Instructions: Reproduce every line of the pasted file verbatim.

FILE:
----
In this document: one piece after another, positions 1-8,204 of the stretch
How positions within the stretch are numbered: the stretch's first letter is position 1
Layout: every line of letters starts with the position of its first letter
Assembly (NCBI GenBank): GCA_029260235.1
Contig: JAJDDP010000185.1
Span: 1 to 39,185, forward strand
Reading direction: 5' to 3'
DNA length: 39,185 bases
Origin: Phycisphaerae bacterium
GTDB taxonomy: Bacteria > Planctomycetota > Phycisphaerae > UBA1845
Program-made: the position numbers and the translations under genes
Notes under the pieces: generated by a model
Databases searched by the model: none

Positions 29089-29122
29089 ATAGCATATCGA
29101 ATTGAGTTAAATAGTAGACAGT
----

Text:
In this document: one piece after another, positions 1-8,204 of the stretch
How positions within the stretch are numbered: the stretch's first letter is position 1
Layout: every line of letters starts with the position of its first letter
Assembly (NCBI GenBank): GCA_029260235.1
Contig: JAJDDP010000185.1
Span: 1 to 39,185, forward strand
Reading direction: 5' to 3'
DNA length: 39,185 bases
Origin: Phycisphaerae bacterium
GTDB taxonomy: Bacteria > Planctomycetota > Phycisphaerae > UBA1845
Program-made: the position numbers and the translations under genes
Notes under the pieces: generated by a model
Databases searched by the model: none

Positions 29089-29122
29089 ATAGCATATCGA
29101 ATTGAGTTAAATAGTAGACAGT